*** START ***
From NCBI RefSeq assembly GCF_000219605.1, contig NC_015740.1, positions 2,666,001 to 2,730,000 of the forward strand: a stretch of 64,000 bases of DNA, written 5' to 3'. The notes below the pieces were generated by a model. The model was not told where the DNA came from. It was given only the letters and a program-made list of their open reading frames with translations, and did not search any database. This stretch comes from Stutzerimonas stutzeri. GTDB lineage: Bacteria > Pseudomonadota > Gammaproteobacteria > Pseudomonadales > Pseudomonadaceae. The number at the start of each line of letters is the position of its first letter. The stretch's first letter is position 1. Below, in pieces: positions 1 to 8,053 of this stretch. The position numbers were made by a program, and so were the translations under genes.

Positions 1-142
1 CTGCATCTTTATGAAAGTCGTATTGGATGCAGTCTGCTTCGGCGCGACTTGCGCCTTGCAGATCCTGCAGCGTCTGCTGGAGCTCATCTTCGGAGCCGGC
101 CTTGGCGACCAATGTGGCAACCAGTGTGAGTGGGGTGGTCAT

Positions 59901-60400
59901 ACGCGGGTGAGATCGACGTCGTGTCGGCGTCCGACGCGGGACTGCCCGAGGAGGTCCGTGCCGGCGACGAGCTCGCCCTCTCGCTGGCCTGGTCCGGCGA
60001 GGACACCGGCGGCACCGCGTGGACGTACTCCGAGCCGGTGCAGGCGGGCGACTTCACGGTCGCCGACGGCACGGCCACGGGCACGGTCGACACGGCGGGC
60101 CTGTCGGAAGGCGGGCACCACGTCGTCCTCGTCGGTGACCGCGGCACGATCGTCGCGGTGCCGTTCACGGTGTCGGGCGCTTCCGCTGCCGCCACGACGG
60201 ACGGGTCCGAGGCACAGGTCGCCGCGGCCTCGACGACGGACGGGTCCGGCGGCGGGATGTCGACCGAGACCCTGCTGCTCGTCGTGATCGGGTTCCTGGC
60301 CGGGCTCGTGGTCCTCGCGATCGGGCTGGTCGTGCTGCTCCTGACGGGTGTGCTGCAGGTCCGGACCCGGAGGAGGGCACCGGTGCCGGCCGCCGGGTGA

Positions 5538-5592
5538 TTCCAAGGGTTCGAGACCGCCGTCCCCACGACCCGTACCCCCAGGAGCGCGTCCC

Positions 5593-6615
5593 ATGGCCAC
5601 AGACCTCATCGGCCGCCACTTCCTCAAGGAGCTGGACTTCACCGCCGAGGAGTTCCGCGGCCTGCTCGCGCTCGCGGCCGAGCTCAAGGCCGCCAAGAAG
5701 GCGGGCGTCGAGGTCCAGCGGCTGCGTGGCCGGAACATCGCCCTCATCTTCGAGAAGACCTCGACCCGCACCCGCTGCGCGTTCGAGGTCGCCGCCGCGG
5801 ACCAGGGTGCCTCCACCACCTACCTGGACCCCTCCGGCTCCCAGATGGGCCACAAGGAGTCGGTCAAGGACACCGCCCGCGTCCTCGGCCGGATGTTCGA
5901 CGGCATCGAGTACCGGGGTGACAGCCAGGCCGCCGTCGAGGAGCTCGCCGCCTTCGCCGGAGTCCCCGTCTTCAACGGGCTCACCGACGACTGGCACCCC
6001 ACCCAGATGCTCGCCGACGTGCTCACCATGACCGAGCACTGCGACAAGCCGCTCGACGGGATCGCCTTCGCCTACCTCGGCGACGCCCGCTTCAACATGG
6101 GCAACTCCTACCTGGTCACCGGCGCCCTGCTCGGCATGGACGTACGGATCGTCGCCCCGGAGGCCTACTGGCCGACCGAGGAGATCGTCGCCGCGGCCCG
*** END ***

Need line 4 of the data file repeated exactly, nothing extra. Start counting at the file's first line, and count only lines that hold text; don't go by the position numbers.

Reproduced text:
101 CTTGGCGACCAATGTGGCAACCAGTGTGAGTGGGGTGGTCAT